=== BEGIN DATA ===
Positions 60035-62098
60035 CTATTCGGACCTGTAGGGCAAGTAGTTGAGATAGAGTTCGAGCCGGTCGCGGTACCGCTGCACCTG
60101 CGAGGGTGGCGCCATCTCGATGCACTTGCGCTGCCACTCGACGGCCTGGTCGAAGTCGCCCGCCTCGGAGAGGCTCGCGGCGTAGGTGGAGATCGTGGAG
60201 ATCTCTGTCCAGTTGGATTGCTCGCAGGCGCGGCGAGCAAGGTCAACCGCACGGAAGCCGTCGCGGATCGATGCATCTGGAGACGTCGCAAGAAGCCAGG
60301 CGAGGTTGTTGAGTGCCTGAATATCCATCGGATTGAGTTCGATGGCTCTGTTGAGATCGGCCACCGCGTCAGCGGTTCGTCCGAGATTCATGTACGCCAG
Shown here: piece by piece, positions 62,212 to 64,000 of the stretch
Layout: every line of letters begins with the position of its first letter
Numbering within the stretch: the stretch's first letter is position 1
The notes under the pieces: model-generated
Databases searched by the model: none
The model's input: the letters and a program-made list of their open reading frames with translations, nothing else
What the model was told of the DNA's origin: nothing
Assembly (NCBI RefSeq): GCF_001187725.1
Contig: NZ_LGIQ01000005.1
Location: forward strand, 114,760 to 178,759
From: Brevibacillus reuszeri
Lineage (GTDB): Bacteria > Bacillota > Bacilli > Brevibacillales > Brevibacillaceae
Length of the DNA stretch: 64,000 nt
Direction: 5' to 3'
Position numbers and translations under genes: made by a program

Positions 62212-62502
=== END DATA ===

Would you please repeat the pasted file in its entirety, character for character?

Positions 60035-62098
60035 CTATTCGGACCTGTAGGGCAAGTAGTTGAGATAGAGTTCGAGCCGGTCGCGGTACCGCTGCACCTG
60101 CGAGGGTGGCGCCATCTCGATGCACTTGCGCTGCCACTCGACGGCCTGGTCGAAGTCGCCCGCCTCGGAGAGGCTCGCGGCGTAGGTGGAGATCGTGGAG
60201 ATCTCTGTCCAGTTGGATTGCTCGCAGGCGCGGCGAGCAAGGTCAACCGCACGGAAGCCGTCGCGGATCGATGCATCTGGAGACGTCGCAAGAAGCCAGG
60301 CGAGGTTGTTGAGTGCCTGAATATCCATCGGATTGAGTTCGATGGCTCTGTTGAGATCGGCCACCGCGTCAGCGGTTCGTCCGAGATTCATGTACGCCAG
Shown here: piece by piece, positions 62,212 to 64,000 of the stretch
Layout: every line of letters begins with the position of its first letter
Numbering within the stretch: the stretch's first letter is position 1
The notes under the pieces: model-generated
Databases searched by the model: none
The model's input: the letters and a program-made list of their open reading frames with translations, nothing else
What the model was told of the DNA's origin: nothing
Assembly (NCBI RefSeq): GCF_001187725.1
Contig: NZ_LGIQ01000005.1
Location: forward strand, 114,760 to 178,759
From: Brevibacillus reuszeri
Lineage (GTDB): Bacteria > Bacillota > Bacilli > Brevibacillales > Brevibacillaceae
Length of the DNA stretch: 64,000 nt
Direction: 5' to 3'
Position numbers and translations under genes: made by a program

Positions 62212-62502